Let me share something ludicrous: I am taking an MBA class. I have a 100% in the class. A 100%! Like, you can’t get any better than that, right?? I missed one question on one of my quizzes. If this were a friend of mine, I’d be bewildered at her success. Do you know what I focus on????? I think “oh I am just so terrible at multiple choice tests I’m not really very smart at all! Other people are smart. I am not smart.” WTF. I know, logically, this is insanely stupid. YET THAT IS MY THOUGHT. I am hardwired to dismiss the positive and focus on the negative.
Whyyy? I’m not the only one.
It’s a thing. It has a name.
The imposter syndrome.
Most women have an endless cycle of doubt and guilt spinning around their brain in the background, while the countless tasks, thoughts, and ideas are running laps at the same time. So many studies, articles, speeches all call this “the imposter syndrome.” Seemingly confident women feel like they are frauds, and are about to be discovered as a fraud, in positions at work and at home. We think someone is on the brink of discovering we are not perfect. Yikes. These women who are leaders and achieve great things focus on the tasks left undone, the “what ifs” and compare themselves to others. These women do not have the same perception of themselves that others do. They are extremely accomplished, have their own style, appear to be confident – but they are not confident. They focus on the negative.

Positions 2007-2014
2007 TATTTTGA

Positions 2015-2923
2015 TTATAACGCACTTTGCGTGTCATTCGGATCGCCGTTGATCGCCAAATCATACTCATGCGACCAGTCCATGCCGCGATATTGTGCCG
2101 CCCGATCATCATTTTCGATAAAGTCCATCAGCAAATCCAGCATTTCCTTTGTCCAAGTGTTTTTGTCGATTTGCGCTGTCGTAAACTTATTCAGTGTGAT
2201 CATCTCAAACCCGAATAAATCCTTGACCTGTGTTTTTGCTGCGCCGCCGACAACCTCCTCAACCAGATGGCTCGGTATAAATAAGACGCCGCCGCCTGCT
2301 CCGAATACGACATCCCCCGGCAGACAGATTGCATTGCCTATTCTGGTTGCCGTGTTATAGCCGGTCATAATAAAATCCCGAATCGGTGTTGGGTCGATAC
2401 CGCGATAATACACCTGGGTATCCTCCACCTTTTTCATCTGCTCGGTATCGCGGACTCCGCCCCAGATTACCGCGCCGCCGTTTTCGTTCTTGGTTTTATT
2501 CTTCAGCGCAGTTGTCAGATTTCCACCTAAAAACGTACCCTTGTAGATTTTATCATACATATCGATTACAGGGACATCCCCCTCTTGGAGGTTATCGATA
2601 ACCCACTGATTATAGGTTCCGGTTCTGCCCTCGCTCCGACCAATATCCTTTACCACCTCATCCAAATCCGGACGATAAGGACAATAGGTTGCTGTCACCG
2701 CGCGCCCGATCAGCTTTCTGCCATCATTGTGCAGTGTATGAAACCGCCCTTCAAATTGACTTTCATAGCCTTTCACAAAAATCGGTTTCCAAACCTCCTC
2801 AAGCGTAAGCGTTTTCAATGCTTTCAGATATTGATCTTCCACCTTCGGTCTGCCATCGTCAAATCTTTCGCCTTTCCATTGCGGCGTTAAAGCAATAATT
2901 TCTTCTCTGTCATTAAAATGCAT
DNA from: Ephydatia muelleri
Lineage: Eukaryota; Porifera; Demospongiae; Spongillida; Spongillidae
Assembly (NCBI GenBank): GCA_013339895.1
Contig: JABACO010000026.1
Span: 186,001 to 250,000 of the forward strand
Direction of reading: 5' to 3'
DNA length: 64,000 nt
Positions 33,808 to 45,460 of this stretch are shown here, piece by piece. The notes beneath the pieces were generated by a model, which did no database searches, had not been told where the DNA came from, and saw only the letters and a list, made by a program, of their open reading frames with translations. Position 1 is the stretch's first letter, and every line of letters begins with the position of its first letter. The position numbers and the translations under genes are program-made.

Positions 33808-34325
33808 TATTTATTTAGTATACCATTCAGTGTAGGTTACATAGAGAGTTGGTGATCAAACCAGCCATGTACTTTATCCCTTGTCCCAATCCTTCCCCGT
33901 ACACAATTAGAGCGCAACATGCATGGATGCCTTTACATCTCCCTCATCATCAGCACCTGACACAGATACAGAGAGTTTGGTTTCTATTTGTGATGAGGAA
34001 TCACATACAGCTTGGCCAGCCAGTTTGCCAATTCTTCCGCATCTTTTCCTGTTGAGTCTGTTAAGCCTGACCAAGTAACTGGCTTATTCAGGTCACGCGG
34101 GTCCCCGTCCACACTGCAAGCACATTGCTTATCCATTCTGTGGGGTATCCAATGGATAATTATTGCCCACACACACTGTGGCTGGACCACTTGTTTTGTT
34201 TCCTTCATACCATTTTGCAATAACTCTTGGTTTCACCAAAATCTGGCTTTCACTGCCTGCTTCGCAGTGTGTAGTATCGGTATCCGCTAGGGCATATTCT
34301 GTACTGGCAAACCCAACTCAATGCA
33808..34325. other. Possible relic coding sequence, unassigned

Clinical psychologists and people who study the brain say we can change. Headspace says we can change. We can focus on the stories we tell ourselves. We just need to be aware (or woke, as the cool kids who know how to operate Snapchat would say?)
And it’s not just bad for the women who feel this way: it’s bad for other women. I have concluded, in my 40 years of age, that women who do mean things are simply insecure. Meanness plants insecurity in the next person, and now we have the imposter syndrome cycle.
Women just need to support each other. We have to. It helps us all. We need to choose to be supportive rather than gossipy, or critical, or judgmental. Support leads to confidence. Confident people are kind. Criticism leads to insecurity. Insecure people are mean.
Insecure people will tear one woman down in order to buddy up to another. She feels threatened, she points out someone else’s flaws. Insecurity breeds insecurity, and we’re stuck in this cycle.
I listened to a great speech recently about Cliff Strengths. The speaker shared a story from earlier in her career about someone who told her that her sense of humor would prevent her from being a leader. Later, another boss told her that her sense of humor made people at ease so she could be a more effective leader. The point was: if we really elevate and focus on our strengths instead of our weaknesses, we are going to be free of insecurities to be our best selves.